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Sydney receives support for views on nuclear plant – near Auckland  

Central Otago artist Grahame Sydney says he has received a positive reaction to his comments about nuclear power, published in yesterday’s Otago Daily Times.

During an Environment Court appeal hearing in Cromwell on Tuesday for the proposed Project Hayes wind farm, Sydney said he preferred the option of a nuclear power plant rather than the $1.5 billion Project Hayes development on 92sq km of the Lammermoor Range.

“If given the option between 176 turbines on the sweeping Central Otago vistas and a single nuclear station, I would certainly prefer the latter,” he said during cross-examination.

Contacted after the hearing, Sydney clarified his remarks.

“It was only in the context of being given an option between a small-scale single nuclear power station near Auckland, or being given Project Hayes. Nuclear power is very low on my list of options for New Zealand’s energy,” Sydney said in explanation.

Auckland and its surrounds would be a more appropriate location for additional energy, as it was likely to be closer to the fastest-growing demand for the resource.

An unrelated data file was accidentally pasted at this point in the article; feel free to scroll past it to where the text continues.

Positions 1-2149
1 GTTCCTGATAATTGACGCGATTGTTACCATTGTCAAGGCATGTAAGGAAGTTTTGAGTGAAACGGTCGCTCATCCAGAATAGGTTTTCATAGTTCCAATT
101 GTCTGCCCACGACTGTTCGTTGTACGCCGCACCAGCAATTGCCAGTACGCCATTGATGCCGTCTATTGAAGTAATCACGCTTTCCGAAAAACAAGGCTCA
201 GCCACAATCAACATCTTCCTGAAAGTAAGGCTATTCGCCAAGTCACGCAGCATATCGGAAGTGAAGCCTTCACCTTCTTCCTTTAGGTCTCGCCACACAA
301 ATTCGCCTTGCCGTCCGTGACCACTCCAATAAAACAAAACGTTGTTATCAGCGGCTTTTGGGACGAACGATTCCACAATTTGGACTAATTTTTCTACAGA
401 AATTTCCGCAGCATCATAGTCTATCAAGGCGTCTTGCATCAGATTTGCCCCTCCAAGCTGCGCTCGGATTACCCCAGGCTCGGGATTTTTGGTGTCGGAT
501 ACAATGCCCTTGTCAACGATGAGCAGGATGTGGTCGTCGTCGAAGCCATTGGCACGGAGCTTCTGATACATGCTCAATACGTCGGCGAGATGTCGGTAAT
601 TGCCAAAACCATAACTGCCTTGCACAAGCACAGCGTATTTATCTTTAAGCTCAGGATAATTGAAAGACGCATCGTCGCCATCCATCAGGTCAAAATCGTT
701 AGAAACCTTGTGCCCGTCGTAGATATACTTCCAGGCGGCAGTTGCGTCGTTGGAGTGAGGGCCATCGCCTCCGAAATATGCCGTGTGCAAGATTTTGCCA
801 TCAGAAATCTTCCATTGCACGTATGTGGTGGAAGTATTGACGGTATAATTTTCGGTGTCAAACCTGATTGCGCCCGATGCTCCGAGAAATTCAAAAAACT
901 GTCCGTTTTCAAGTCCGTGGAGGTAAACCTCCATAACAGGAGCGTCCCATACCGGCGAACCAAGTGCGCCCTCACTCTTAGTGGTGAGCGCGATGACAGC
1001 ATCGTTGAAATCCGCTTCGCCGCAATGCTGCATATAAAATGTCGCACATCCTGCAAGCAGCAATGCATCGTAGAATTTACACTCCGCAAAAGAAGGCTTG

Along with several other energy options, nuclear energy was dependable and predictable, unlike wind generation, he added.

Yesterday, Sydney said he had received emails from people throughout New Zealand agreeing with his stance that nuclear energy should at least be considered as an option for additional energy in the country.

“What we need is something dependable and reliable, and people seem to agree that it [nuclear power] should be part of the mix. For it not to be considered at all shows how blinkered we are in terms of our country’s future energy,” he said.

Sydney said it was not sensible to put such a “massive” wind farm in Central Otago, which received very little wind for most of the year. He said people agreed the site chosen by Meridian Energy for its largest wind farm development was inappropriate.

“To put a wind farm in one of New Zealand’s least windy places is just stupid. There is support for the notion that the [proposed] wind farm is in the wrong place,” he said.

By Rosie Manins

The Otago Daily Times

29 May 2008

This article is the work of the source indicated. Any opinions expressed in it are not necessarily those of National Wind Watch.

The copyright of this article resides with the author or publisher indicated. As part of its noncommercial effort to present the environmental, social, scientific, and economic issues of large-scale wind power development to a global audience seeking such information, National Wind Watch endeavors to observe “fair use” as provided for in section 107 of U.S. Copyright Law and similar “fair dealing” provisions of the copyright laws of other nations. Send requests to excerpt, general inquiries, and comments via e-mail.

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